What makes today unique? That’s the question I ask myself when I look for sketching subjects. Walking the dog in the morning often affords me the time to think of what might make a good subject because while I wander around the neighbourhood, I have a chance to assess the weather, the light, the clouds and even the trash that people put out on the street (see some examples here, here and here.) I suppose you can see where this is leading. This week the fruit trees in my neighboorhood are a joyous burst of colour, and I know it won’t last long. I did this series in a Moleskine A4 book, treating the mass of flowers on each tree as a simple shape rather than individual blossoms.
This was a difficult scene to sketch and you can probably guess why. The middle ground in between the two foreground boats and the elevated boatyard further back was very confusing. In that section there’s bits of boats, some water, a rock wall and a sloping section of grass. I’m not sure how I should have clarified this in the sketch, but it doesn’t help that the main sail cover is black, creating a hole in the middle of the sketch. I will definitely have to go back there and give this one another try to see if I can make it read better. I ran out of space on the page but probably having the front of the sailboat in there would help define the space as well. Isn’t this what makes sketching fun?
Years ago I took Phthalo Blue out of my regular palette because I have difficulty with it. It’s a personal thing. Doesn’t mean it’s a bad colour to use — it just means I’m not good with it. I guess I’m more comfortable using the cooler blues like Ultramarine and Cobalt. But sometimes it’s good to switch things around, use a different range of colours and see how things go. I haven’t been entirely happy with my mixed greens either lately so today for my tulip experiments, I used mostly Winsor Yellow and Phthalo Blue (and red of course) but no Sap Green. I was much happier with the results. I always find tulip foliage hard to match. The stems are pale yellowish/green but the rest of the foliage can veer towards the blue. You can see from the little test strip that I did that these greens will be perfect for the spring landscape too.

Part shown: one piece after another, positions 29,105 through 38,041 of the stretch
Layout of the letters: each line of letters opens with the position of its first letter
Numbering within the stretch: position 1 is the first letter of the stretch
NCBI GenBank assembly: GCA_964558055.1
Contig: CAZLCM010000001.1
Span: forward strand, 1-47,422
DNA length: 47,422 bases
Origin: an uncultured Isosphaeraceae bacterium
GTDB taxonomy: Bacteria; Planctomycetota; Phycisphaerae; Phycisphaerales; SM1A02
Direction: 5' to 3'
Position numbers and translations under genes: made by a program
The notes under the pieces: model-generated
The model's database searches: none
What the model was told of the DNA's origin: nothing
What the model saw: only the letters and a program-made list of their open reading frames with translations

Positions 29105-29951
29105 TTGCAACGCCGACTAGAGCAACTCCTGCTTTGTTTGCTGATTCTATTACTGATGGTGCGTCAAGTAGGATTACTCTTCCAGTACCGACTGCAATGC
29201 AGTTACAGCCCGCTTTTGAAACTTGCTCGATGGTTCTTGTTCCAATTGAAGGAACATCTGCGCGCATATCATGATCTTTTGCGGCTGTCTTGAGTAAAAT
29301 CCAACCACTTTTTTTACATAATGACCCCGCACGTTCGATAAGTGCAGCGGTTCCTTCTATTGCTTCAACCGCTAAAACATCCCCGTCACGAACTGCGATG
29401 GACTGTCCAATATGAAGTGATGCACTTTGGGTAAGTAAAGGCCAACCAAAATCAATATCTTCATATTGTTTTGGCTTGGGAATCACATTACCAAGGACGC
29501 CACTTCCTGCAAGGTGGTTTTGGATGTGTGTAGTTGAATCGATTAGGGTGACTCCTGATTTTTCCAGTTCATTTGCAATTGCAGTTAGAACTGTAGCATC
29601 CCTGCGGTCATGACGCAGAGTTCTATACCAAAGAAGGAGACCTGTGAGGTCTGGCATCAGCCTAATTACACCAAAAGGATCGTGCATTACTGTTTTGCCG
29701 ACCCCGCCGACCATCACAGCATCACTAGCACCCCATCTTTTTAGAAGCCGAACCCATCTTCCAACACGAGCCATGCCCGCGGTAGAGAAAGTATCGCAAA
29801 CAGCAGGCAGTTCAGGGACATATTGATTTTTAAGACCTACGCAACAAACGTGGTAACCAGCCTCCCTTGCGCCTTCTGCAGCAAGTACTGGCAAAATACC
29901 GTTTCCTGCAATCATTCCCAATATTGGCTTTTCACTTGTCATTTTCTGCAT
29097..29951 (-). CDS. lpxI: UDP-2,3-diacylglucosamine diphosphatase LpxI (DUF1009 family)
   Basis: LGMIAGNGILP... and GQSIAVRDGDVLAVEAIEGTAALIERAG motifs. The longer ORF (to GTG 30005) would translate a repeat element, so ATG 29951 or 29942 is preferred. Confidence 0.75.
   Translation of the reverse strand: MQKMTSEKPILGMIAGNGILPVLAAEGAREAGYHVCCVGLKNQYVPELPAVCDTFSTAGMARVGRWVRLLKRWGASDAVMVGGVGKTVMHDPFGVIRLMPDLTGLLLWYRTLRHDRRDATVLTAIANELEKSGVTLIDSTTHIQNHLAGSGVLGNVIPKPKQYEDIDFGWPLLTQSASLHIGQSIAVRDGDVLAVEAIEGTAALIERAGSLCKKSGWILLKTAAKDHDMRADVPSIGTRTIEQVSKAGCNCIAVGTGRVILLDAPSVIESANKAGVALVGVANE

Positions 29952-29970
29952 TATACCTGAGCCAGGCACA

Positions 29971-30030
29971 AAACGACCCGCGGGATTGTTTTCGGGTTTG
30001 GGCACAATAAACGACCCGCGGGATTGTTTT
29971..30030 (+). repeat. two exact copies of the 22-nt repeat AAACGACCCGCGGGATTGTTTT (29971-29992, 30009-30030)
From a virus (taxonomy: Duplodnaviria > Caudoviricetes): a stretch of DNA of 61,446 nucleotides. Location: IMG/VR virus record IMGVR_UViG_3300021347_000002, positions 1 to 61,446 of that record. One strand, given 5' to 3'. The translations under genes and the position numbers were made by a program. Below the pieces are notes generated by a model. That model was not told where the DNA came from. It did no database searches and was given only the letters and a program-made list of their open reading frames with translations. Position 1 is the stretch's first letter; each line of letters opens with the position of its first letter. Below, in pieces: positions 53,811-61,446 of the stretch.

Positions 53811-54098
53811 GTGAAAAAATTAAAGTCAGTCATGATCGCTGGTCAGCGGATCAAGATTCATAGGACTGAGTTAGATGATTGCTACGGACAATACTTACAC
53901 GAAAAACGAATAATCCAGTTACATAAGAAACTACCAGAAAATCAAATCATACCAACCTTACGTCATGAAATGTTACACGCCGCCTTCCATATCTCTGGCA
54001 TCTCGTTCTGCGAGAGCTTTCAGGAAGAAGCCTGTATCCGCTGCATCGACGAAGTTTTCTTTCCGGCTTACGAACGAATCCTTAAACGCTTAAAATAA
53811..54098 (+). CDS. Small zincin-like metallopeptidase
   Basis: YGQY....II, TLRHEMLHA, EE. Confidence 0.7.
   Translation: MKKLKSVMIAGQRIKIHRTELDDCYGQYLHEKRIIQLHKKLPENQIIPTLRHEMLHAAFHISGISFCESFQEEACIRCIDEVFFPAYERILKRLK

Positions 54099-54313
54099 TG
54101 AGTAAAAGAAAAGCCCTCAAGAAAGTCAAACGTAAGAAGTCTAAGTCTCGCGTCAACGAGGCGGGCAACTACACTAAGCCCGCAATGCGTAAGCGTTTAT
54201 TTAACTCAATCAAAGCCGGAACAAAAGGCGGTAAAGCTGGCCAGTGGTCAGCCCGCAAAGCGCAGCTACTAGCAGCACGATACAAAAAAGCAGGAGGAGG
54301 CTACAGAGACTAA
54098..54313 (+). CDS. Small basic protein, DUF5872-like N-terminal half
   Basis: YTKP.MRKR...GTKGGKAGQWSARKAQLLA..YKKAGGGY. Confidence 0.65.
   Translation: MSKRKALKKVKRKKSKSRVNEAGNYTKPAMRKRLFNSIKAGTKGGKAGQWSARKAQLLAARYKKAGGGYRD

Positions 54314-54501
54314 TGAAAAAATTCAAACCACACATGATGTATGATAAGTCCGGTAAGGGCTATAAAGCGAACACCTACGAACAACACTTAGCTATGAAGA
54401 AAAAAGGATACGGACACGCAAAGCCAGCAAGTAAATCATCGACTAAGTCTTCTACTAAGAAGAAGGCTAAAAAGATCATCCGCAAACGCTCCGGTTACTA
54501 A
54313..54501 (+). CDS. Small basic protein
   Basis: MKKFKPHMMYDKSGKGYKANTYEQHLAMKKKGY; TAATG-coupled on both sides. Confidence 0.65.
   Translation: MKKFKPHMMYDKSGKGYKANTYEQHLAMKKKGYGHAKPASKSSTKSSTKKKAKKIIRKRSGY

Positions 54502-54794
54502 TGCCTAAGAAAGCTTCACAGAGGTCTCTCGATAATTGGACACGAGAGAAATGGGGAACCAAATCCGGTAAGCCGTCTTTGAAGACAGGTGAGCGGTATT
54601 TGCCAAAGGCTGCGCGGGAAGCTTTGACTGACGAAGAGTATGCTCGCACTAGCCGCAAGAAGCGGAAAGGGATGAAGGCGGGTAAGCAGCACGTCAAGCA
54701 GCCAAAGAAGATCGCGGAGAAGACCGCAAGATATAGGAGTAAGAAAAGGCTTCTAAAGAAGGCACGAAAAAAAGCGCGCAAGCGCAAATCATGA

There’s some Cerulean Blue as well in this one…
A friend asked me recently why I was travelling all over the city to sketch. The reason is that these past few weeks I’ve been visiting my students who are doing internships in companies, mostly in the Plateau Mont Royal. It’s always a pleasure to see them at work, using some of the skills they’ve learned over the past three years of college. Of course I’ve tried to pack my sketch stuff with me and build in a little time to stop in different neighbourhoods. Today I parked next to Parc Petite Italie and looked across the park at the brick buildings, hoping to catch some of the dappled shade in the park. But what a day I picked. If you live in downtown Montreal you know what I mean. There were a series of violent rain squalls that passed over the city this afternoon, often alternating with periods of bright sunshine. I’m just glad I was in my car instead of sitting on one of those benches.
I missed launch day at the Pointe Claire Yacht Club by one day. It was actually yesterday but that’s ok — there’s still a reason to celebrate today because the boats are in the water for the summer. As I was sketching today I thought a bit about why I love painting boats. Yes, the shapes are complex and a challenge to draw so that is one of the reasons. But the other thing I love is that it’s a scene that’s in constant flux. The boats are always moving slightly in the water, bobbing and turning with the waves. And as the wind shifts, the reflections change too. It’s a scene that is never the same when you pick up your head. The way I paint boats is to work from big to small. First all the larger shapes — hulls, sky, water, sail covers. Then lots of smaller shapes like windows, masts and reflections. And the final step is the complex network of tiny dark shapes that give the complexity to the scene — ropes, flags, lines, dots and tiny spots.